Judy had learned at home that many things happened for a reason even if she did not know or was not told the reason why to her many questions. She was not always to ask why because sometimes the reason would become apparent if she waited. Hard as that was.
When she was certain she did not have a black crayon she held the two colors that seemed closest to black in her little hand: a purple crayon and a blue crayon.
Judy dared not disturb Mrs. McVey with a, “I don’t have a black crayon.” That would be whining. Weak. Not resourceful. And Mrs. McVey was very busy at her desk working very hard. Judy had learned that if an adult was concentrating on something she should never, never disturb them.
So Judy debated a long long time on which crayon was closest to producing an elephant-gray. And finally decided it was purple.
Aside from the fact that purple was a favorite color (she had created a much admired purple finger-painting in kindergarten) it seemed closest to doing the task at hand. For a young brain, a purple elephant was no cliché.
Near the end of class — and the day — and the school year — Mrs. McVey walked around the desks and started to collect the elephant colorings. She stopped at Judy’s desk and looked for a very very very long time at the perfectly-in-the-lines-colored elephant. A laborious work with that giant resourceful purple crayon.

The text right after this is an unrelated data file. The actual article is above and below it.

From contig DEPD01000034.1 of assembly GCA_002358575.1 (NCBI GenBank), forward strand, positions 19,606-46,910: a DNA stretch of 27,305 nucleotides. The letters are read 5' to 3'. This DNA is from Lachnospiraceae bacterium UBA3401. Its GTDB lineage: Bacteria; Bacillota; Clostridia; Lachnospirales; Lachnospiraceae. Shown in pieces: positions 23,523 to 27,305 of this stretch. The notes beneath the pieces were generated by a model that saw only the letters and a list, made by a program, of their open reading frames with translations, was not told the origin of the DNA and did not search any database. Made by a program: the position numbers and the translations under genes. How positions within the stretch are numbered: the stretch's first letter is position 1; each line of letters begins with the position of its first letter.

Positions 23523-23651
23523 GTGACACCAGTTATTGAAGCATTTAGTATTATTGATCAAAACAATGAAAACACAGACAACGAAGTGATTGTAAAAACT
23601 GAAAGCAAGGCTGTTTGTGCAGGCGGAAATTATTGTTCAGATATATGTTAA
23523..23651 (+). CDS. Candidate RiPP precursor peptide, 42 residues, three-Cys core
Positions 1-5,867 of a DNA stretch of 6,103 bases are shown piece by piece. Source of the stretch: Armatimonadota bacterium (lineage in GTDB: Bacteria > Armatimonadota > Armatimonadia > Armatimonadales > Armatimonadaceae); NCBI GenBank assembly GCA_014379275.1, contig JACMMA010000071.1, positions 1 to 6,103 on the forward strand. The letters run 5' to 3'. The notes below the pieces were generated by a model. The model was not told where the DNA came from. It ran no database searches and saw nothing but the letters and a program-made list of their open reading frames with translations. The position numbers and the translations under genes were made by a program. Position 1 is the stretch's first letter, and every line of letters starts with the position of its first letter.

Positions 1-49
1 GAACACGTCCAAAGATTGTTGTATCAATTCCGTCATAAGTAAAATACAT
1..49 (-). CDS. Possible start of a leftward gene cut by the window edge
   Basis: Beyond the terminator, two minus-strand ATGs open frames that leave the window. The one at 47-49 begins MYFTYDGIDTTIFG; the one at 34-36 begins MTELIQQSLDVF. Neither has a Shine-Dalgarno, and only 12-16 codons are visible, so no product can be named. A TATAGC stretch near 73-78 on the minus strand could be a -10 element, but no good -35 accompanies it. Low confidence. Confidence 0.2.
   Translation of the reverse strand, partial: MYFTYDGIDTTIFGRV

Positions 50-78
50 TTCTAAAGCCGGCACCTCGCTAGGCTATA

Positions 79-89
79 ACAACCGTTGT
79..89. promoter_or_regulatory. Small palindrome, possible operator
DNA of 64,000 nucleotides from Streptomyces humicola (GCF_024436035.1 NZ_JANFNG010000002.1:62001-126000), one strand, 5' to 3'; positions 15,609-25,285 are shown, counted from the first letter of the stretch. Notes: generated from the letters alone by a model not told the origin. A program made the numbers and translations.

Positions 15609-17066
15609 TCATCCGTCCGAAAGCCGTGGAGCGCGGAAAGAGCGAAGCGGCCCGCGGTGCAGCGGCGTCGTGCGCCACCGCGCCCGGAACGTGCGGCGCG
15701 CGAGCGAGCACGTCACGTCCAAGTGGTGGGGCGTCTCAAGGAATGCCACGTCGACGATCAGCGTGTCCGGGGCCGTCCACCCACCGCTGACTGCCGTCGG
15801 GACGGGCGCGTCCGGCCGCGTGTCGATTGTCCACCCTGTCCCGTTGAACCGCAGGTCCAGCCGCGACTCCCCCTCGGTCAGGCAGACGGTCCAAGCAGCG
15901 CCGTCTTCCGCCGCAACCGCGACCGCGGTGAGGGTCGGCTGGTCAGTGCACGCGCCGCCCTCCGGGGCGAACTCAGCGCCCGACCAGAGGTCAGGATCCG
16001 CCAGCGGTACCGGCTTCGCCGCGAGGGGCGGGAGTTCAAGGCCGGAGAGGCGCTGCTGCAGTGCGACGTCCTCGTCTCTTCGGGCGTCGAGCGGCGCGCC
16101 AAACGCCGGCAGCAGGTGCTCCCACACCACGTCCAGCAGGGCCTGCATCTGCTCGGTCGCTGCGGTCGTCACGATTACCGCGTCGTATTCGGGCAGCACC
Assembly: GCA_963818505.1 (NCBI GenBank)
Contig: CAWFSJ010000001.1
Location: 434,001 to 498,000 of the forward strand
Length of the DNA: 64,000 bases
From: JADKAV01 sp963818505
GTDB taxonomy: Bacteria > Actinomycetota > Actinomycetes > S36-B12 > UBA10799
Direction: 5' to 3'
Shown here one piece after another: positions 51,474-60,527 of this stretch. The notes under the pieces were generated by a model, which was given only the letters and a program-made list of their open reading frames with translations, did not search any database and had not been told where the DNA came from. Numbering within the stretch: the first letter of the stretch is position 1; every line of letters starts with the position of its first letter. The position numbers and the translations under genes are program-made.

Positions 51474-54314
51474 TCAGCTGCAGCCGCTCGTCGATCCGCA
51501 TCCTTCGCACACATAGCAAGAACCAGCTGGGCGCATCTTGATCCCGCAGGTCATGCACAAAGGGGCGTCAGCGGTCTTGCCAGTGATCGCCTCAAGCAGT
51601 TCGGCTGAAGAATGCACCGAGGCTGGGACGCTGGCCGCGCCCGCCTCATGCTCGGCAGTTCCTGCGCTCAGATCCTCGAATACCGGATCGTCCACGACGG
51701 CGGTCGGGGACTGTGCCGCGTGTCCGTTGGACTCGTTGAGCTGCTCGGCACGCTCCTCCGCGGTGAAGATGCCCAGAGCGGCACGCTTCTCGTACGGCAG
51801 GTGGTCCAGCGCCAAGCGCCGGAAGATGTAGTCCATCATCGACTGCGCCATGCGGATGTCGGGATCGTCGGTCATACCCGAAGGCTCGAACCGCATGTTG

“What color is your elephant?” Mrs. McVey asked sternly.
“Purple,” said a very shy, timid voice. It took all the effort in the world to make two syllables.
“Are elephants purple?” Mrs. McVey clipped.
“No” eked out a terrified, tiny voice.
Another sheet holding the thick-blacked line elephant descended from above onto the desk.
“Color it correctly,” Mrs. McVey commanded and continued walking up the aisle.
Horrified the child realized she was trapped. She still did not have a black crayon. Would she be reduced to coloring purple and blue elephants all summer? Would her parents punish her too? No new box of crayons came with another sheet to color. What would she do?
As all of the other students filed out of the room and yelled and screamed with joy “It’s summer” outside the classroom windows, Judy looked up to see her two good friends that she was always to walk home with (Kathy and Lori) standing on their tip toes looking in through the classroom windows.
Should they wait for her? They didn’t. It was summer. And who knows how long it would take to color an elephant gray under a cloud of shame.
I still love purple among so many other radiant and beautiful colors and have come to enjoy making art with words, wood, watercolors. And I am delighted that Judy did not take let the experience of many decades ago hamper her explorations in music and art.
As children and students, we may need to conform to others’ standards of music and art because we’re being graded or are auditioning for a chair in the school band. Maybe we don’t take an art course in high school because our junior high art teacher told us we didn’t have artistic talent. Maybe we are hesitant to pick up and try a musical instrument. But beyond the hesitation is a great world too rich to miss. Don’t let the judgement of the Mrs. McVey’s stop you.
Persist and pursue.
Here are some examples of my creative work.